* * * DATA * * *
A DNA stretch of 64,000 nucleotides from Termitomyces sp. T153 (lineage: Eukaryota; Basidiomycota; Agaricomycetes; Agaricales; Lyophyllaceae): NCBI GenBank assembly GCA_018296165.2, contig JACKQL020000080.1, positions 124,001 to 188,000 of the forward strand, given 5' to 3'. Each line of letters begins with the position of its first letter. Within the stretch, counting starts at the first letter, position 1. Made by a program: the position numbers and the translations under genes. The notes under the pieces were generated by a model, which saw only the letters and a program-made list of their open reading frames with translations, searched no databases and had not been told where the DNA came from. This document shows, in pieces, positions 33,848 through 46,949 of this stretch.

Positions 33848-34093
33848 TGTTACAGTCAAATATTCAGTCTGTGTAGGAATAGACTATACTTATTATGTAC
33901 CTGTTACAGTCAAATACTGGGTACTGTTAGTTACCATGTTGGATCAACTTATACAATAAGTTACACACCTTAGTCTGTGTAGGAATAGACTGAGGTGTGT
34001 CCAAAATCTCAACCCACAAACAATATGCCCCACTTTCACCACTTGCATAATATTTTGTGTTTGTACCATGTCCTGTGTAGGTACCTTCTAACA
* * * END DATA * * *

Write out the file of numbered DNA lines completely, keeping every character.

A DNA stretch of 64,000 nucleotides from Termitomyces sp. T153 (lineage: Eukaryota; Basidiomycota; Agaricomycetes; Agaricales; Lyophyllaceae): NCBI GenBank assembly GCA_018296165.2, contig JACKQL020000080.1, positions 124,001 to 188,000 of the forward strand, given 5' to 3'. Each line of letters begins with the position of its first letter. Within the stretch, counting starts at the first letter, position 1. Made by a program: the position numbers and the translations under genes. The notes under the pieces were generated by a model, which saw only the letters and a program-made list of their open reading frames with translations, searched no databases and had not been told where the DNA came from. This document shows, in pieces, positions 33,848 through 46,949 of this stretch.

Positions 33848-34093
33848 TGTTACAGTCAAATATTCAGTCTGTGTAGGAATAGACTATACTTATTATGTAC
33901 CTGTTACAGTCAAATACTGGGTACTGTTAGTTACCATGTTGGATCAACTTATACAATAAGTTACACACCTTAGTCTGTGTAGGAATAGACTGAGGTGTGT
34001 CCAAAATCTCAACCCACAAACAATATGCCCCACTTTCACCACTTGCATAATATTTTGTGTTTGTACCATGTCCTGTGTAGGTACCTTCTAACA